Saturday, July 15, 2017

Monmouth Watchdog: Assemblyman O'Scanlon Adds Insult to Injury To State's Campus Police Officers

Votes against protecting state's campus police officers against political retribution, yet votes to permit them to carry guns while retired

By Monmouth Watchdog

Assembly bill A-2690, which expands the list of law enforcement personnel eligible to carry a handgun in their retirement years—including campus police-- was signed into law on July 13, 2017, by Governor Chris Christie. The Bill, was co-sponsored by Republican Assemblyman, Declan O’Scanlon, (LD-13).

Former Governor and state Senator Richard Codey (D-Essex), who previously voted down the bill in the Senate, was quoted as saying, “When, during the performance of duty, did they have to use a gun? Rarely, if ever…it just expands the number of people who are out there with guns, and that never ends up to anything good.

Declan O'Scanlon
O’Scanlon, currently running for state Senator in LD-13 after Senator Joe Kyrillos announced plans to retire, blasted Codey by saying, “I can’t think of a more ignorant statement…what the hell is there to argue with here? It’s a slap in the face of those well-trained retired officers that he belittles their skill, training and dedication.” O’Scanlon’s sponsorship and subsequent “Yes” vote for the bill, adds insult to injury to New Jersey’s campus police officers throughout the state.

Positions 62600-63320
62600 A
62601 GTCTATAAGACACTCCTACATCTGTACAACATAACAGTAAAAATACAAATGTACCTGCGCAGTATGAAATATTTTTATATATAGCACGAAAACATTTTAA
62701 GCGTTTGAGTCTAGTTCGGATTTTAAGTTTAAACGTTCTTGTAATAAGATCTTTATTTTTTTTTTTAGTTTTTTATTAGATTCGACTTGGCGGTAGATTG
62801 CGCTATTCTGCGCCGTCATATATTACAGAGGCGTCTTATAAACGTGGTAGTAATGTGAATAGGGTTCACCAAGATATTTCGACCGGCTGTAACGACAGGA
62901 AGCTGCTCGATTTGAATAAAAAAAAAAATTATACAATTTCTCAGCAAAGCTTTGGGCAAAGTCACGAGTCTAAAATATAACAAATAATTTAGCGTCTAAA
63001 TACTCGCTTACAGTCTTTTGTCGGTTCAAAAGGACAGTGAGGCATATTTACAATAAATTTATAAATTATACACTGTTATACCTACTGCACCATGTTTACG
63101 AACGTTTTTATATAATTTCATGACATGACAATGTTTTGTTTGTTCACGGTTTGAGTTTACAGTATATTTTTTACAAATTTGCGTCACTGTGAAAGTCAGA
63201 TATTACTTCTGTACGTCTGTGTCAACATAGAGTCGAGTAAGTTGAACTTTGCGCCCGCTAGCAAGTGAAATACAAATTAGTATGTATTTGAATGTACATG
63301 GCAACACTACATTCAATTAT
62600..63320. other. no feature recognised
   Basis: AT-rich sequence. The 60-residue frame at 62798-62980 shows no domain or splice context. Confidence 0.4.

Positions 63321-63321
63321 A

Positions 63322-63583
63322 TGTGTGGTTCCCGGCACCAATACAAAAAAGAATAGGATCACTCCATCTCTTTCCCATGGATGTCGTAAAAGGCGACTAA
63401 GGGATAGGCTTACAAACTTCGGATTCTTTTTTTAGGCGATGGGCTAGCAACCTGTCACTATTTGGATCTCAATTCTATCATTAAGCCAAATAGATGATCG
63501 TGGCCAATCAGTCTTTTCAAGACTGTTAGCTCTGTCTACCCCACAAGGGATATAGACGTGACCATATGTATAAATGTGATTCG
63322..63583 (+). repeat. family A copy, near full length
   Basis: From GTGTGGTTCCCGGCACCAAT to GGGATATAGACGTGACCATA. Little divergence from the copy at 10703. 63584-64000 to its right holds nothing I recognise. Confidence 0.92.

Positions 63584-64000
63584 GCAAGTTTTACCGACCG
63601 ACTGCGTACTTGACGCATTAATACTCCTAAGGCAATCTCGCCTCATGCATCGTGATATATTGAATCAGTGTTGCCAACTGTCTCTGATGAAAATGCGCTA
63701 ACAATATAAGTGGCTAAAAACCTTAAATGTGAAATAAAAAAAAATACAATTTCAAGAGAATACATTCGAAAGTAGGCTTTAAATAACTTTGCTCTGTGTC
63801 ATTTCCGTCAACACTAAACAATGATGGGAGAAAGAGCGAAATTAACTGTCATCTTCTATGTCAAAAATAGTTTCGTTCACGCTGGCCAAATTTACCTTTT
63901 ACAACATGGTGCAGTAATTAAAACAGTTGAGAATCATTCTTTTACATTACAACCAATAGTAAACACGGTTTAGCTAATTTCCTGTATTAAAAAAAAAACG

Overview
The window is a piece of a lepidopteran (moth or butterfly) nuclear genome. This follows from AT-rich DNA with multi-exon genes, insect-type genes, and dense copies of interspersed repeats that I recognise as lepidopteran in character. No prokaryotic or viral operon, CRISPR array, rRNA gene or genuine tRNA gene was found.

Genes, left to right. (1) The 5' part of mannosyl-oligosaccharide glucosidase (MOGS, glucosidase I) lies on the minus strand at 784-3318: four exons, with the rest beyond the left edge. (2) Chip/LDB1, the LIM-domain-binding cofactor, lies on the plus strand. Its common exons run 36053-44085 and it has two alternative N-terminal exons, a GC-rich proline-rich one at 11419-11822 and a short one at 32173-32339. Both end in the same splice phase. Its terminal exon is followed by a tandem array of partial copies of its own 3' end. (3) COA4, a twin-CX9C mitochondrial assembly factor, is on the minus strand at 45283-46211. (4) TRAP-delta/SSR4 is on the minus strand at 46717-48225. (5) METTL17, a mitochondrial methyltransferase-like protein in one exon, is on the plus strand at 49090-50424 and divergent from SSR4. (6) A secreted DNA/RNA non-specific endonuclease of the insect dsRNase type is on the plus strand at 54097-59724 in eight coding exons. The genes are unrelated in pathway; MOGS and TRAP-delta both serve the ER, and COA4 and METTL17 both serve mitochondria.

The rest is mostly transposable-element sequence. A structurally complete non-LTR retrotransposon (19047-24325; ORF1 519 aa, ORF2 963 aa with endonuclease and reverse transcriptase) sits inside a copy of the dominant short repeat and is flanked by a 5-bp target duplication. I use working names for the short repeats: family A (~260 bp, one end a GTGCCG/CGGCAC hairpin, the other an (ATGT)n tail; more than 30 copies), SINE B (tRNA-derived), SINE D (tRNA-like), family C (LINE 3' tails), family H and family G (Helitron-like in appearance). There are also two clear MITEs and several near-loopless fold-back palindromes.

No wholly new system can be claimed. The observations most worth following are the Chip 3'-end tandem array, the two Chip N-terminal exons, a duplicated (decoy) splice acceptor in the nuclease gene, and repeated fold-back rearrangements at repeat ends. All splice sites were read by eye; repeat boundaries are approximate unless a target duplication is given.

On November 21, 2016, O’Scanlon voted “NO” on Bill A-1411. The bill sponsored by Gordon Johnson, a former Bergen County Sheriff, provides employment protections for campus police officers, protecting them from any removal actions for “political reasons,” or for any other cause other than incapacity, misconduct, or disobedience of rules and regulations. Without this safeguard in place, political leaders, and high ranking campus officials, getting stopped for motor vehicle offenses—or even criminal matters, will demand—and unfortunately receive— preferential treatment not afforded the general public.

Why would Assemblyman Declan O’Scanlon want it any other way?

O’Scanlon’s vote would condone (had it passed) political retribution against campus police officers by demoting , re-assigning and possibly removing them from active service. Fortunately, the overwhelming majority members in the Assembly had the integrity and fortitude to pass the Bill by 58-11. This sends a resonating loud and clear signal to their own: Intimidation and/or manipulation of law enforcement actions by New Jersey's campus police will not be tolerated!

The bill is currently in the hands of a Senate Committee awaiting further deliberation, before being forwarded to the full Senate for consideration.

Let’s not forget another slap to the face to another group of law enforcement professionals—our state’s correction officers. The state Assembly on February 13, 2017, -- joining its Senate partner in a similar bill-- overwhelmingly approved bill A-3422 by a vote of 62-4, creating a compensation program for correction officers assaulted by prisoners in their care, custody and control.